Turmoil in the Balkans – Romania, Bulgaria, Albania and Greece
The history of the Balkans once again follows the pattern of the rise and fall of civilizations according to the composition of the people living in these countries. In the case of Albania, this process is particularly marked, with the effects being less prominent in Romania, Bulgaria and Greece only by the measure of the population change in these regions. All these nations have suffered greatly—and bear the scars—of the Ottomans.
[Of this chapter I’ll only excerpt a few paragraphs about Greece:]
As recounted earlier, a significant part of the original Indo-European Grecian population in south and the north of Greece had, by the time of the Roman occupation of that country, absorbed enough Middle Eastern and African slaves into their society to cause the downfall of the Classical Grecian civilization and which led to the creation of a biracial population—those Grecians who had not mixed as opposed to those who had.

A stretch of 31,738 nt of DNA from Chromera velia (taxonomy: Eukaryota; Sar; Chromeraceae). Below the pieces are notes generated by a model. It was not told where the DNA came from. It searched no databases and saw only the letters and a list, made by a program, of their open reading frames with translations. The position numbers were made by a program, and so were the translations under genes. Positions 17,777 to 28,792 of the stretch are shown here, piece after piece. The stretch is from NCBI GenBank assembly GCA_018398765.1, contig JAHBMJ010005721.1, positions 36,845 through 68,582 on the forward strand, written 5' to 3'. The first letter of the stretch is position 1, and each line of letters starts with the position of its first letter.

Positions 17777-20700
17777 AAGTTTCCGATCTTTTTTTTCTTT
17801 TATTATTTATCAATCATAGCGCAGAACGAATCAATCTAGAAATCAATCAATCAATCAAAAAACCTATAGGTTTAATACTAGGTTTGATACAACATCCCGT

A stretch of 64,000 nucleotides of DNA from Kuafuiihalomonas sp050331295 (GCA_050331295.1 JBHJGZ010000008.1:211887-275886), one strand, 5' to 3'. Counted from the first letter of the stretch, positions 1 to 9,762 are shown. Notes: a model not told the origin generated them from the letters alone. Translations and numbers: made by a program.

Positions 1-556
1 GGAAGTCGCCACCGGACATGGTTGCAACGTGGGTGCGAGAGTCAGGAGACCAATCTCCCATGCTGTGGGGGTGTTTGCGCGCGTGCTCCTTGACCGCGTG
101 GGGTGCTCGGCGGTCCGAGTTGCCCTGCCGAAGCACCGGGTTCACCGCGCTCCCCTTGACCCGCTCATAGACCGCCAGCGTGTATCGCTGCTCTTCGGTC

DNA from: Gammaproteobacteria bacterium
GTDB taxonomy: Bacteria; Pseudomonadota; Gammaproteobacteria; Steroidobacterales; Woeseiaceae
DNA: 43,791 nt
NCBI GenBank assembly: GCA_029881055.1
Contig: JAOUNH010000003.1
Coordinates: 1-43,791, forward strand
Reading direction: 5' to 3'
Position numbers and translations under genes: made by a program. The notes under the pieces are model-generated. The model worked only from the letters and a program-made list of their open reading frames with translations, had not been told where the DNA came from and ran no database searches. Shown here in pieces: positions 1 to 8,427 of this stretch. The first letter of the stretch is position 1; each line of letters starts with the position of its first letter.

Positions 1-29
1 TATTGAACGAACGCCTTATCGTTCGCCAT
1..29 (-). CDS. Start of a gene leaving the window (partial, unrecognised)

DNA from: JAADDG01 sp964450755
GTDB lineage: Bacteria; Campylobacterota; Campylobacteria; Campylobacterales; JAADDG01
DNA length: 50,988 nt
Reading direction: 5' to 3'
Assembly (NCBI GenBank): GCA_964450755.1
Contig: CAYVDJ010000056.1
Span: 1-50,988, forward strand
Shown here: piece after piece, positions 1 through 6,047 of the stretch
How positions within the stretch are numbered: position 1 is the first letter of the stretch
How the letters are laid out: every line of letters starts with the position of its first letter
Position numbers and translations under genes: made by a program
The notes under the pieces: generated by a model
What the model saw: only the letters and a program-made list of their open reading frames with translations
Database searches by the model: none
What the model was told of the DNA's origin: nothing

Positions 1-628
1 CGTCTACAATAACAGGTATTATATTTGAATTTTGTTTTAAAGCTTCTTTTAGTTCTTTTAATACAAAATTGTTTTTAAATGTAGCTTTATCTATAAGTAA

Dark coloring dominated, with only flashes of original European or Indo-European sub-racial characteristics (light hair and light eyes) showing themselves every now and then. At the time of the division of the Roman Empire into Eastern and Western halves, Greece was included in the Eastern Empire.
By the 3rd Century AD, the invading Indo-European Goths had captured Athens from the Eastern Empire, but, once the main body of Goths had moved on, Greece once again sank into obscurity, surrounded by ruins of the great civilization which had previously existed in that country.
[…and after a few pages, writing about the mixed-race Egyptians occupying Greece, Kemp includes a photograph:]
Left: It would however be incorrect to assume that all people of Greek descent have been affected by this process—as this contemporary picture of Greek schoolgirls in Athens shows, very many Greek people have been untouched by this mixing process and fully retain their European racial heritage.